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Similarly, the LTM was able to riff on the lost property angle using our historic prosthetic limb collection, objects that routinely get handed into their lost property office. A connection that not many people might make, but put staff from the LTM and Wellcome Collection together in a gallery and these sorts of links are pleasingly plentiful.

After five days of us having fun, we hoped the public (and other museums) would get involved themselves by using the hashtag on the Saturday and Sunday of that week. We urged other museums to pair up and swap their material, as well as asked the public to respond to the question “If you started a museum, which of our objects would take pride of place?”. This was done in conjunction with Culture Themes.

I’d love to see other museums try it out on the same scale, though. Munich museums have already planned their own, calling it #MunichInstaSwap. There may be more!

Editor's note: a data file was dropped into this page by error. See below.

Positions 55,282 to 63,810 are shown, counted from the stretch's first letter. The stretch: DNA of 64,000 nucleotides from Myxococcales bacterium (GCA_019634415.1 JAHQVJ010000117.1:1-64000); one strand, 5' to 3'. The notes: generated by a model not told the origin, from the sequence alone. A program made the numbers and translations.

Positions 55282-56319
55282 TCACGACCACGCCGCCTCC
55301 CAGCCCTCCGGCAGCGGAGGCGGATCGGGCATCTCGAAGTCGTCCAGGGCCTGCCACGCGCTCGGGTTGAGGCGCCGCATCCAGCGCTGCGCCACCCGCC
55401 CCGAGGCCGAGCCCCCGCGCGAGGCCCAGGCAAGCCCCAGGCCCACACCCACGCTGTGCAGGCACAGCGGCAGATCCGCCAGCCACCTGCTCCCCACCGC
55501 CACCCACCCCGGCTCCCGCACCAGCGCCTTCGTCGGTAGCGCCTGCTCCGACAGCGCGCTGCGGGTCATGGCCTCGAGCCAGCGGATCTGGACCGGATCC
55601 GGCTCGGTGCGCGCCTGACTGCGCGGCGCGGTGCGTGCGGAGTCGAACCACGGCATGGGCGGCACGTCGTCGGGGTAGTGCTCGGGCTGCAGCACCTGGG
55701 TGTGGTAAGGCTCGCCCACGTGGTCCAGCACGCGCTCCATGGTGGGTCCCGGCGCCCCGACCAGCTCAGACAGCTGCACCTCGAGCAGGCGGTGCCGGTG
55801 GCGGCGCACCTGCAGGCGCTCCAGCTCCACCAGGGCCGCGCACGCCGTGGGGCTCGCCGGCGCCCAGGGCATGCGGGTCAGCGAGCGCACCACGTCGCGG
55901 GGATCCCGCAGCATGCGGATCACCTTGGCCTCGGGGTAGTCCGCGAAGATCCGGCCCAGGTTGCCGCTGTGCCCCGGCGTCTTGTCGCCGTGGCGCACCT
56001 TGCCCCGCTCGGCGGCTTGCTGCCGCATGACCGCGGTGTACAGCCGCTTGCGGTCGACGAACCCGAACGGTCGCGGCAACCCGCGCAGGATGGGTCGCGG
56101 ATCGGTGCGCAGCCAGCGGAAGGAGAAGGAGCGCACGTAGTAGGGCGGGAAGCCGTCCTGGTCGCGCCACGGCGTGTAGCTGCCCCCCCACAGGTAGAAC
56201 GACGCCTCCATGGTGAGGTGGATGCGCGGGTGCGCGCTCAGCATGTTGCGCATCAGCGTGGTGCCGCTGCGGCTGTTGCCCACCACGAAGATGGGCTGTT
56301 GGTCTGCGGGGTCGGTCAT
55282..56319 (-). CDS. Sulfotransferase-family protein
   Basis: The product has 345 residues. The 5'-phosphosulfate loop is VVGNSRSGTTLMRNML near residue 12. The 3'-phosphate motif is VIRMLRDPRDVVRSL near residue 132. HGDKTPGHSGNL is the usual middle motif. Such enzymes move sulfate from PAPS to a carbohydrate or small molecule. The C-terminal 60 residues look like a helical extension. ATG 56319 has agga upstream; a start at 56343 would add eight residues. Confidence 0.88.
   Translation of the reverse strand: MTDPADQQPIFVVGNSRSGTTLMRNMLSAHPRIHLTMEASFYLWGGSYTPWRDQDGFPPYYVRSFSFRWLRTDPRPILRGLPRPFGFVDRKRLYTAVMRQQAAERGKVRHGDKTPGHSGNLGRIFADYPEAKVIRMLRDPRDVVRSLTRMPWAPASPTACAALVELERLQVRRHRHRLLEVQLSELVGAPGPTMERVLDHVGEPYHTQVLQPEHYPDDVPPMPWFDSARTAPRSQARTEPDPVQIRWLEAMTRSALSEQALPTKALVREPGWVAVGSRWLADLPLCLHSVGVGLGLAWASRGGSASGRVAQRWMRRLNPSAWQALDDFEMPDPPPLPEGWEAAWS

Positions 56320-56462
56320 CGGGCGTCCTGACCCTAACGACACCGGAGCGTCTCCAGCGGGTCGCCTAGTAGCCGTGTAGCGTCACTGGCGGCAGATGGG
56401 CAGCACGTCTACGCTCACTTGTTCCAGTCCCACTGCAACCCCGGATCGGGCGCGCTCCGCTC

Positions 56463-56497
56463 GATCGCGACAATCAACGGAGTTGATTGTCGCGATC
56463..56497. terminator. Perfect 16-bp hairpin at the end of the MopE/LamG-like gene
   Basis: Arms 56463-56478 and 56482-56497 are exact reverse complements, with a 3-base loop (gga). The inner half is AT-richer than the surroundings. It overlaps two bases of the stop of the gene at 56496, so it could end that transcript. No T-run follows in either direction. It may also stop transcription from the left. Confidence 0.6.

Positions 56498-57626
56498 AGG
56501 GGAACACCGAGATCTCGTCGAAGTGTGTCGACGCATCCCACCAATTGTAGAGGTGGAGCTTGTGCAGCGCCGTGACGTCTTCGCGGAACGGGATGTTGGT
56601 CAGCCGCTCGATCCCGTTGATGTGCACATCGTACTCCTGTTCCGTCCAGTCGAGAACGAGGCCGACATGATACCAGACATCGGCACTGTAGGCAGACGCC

It’s important to show that museums are perhaps more involved with each other than some people think. We’re all looking to do the same thing: enlighten, entertain and engage people. This project also feeds into how the world communicates now, plus collaborating like we did for #MuseumInstaSwap meant the reach of our stories was amplified beyond the level any of us have as individual organisations.

I enjoyed seeing all the photos posted by the museums, but I’ve picked out a couple that resonated with Wellcome Collection.

The first is by the Natural History Museum, taken in in the V&A. It’s a great picture, but more than that it’s a brilliant way of linking one museum’s themes with another’s. The connection to both is clear and it feels like a tangible meeting point for two quite different museums. We have a lot of Eadweard Muybridge’s photographs in our own collection too.

Next up is a photo by the Science Museum. This 3D-printed prosthetic limb from the Design Museum is a perfect example for #MuseumInstaSwap. Echoing both contemporary design/manufacturing techniques and historic prosthetic limbs, this image of science and design working together sums up these two museums. Again, we have our own extensive collection of prosthetic limbs and are interested in medical innovations.

This project was a fun way for us to explore and present each others subjects in a way the public could enjoy. We had a great time taking part and hope to see other museums doing the same.

You can see all the photos posted by the ten main museums here and follow the hashtag for the rest.

Russell is the Web Editor for Wellcome Collection.